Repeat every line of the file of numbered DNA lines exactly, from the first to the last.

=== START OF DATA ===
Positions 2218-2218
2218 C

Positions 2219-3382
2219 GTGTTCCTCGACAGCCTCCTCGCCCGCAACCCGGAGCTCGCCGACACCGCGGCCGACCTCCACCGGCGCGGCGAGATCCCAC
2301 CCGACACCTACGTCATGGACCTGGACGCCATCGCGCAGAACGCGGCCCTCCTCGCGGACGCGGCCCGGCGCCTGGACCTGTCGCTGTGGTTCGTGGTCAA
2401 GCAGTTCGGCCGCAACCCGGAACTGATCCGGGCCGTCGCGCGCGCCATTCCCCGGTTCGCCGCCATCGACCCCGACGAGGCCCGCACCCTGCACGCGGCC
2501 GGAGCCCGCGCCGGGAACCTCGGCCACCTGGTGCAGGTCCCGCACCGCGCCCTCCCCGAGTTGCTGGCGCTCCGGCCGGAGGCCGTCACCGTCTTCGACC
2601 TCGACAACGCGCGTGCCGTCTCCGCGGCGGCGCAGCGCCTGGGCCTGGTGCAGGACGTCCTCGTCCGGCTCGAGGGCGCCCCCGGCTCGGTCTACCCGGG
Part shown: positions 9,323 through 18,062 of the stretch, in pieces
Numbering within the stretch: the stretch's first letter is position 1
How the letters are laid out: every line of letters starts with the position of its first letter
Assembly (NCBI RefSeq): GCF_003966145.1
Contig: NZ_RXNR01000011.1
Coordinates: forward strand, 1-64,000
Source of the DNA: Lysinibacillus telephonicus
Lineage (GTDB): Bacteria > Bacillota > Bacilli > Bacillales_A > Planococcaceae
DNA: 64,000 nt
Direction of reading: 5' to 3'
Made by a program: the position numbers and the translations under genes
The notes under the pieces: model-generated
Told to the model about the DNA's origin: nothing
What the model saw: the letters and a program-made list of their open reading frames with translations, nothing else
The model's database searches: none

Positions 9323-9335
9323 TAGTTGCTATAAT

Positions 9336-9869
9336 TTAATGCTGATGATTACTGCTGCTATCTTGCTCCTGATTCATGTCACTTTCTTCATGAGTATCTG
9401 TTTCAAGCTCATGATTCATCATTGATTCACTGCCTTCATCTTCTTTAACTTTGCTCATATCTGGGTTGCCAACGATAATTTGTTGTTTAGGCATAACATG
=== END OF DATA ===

Positions 2218-2218
2218 C

Positions 2219-3382
2219 GTGTTCCTCGACAGCCTCCTCGCCCGCAACCCGGAGCTCGCCGACACCGCGGCCGACCTCCACCGGCGCGGCGAGATCCCAC
2301 CCGACACCTACGTCATGGACCTGGACGCCATCGCGCAGAACGCGGCCCTCCTCGCGGACGCGGCCCGGCGCCTGGACCTGTCGCTGTGGTTCGTGGTCAA
2401 GCAGTTCGGCCGCAACCCGGAACTGATCCGGGCCGTCGCGCGCGCCATTCCCCGGTTCGCCGCCATCGACCCCGACGAGGCCCGCACCCTGCACGCGGCC
2501 GGAGCCCGCGCCGGGAACCTCGGCCACCTGGTGCAGGTCCCGCACCGCGCCCTCCCCGAGTTGCTGGCGCTCCGGCCGGAGGCCGTCACCGTCTTCGACC
2601 TCGACAACGCGCGTGCCGTCTCCGCGGCGGCGCAGCGCCTGGGCCTGGTGCAGGACGTCCTCGTCCGGCTCGAGGGCGCCCCCGGCTCGGTCTACCCGGG
Part shown: positions 9,323 through 18,062 of the stretch, in pieces
Numbering within the stretch: the stretch's first letter is position 1
How the letters are laid out: every line of letters starts with the position of its first letter
Assembly (NCBI RefSeq): GCF_003966145.1
Contig: NZ_RXNR01000011.1
Coordinates: forward strand, 1-64,000
Source of the DNA: Lysinibacillus telephonicus
Lineage (GTDB): Bacteria > Bacillota > Bacilli > Bacillales_A > Planococcaceae
DNA: 64,000 nt
Direction of reading: 5' to 3'
Made by a program: the position numbers and the translations under genes
The notes under the pieces: model-generated
Told to the model about the DNA's origin: nothing
What the model saw: the letters and a program-made list of their open reading frames with translations, nothing else
The model's database searches: none

Positions 9323-9335
9323 TAGTTGCTATAAT

Positions 9336-9869
9336 TTAATGCTGATGATTACTGCTGCTATCTTGCTCCTGATTCATGTCACTTTCTTCATGAGTATCTG
9401 TTTCAAGCTCATGATTCATCATTGATTCACTGCCTTCATCTTCTTTAACTTTGCTCATATCTGGGTTGCCAACGATAATTTGTTGTTTAGGCATAACATG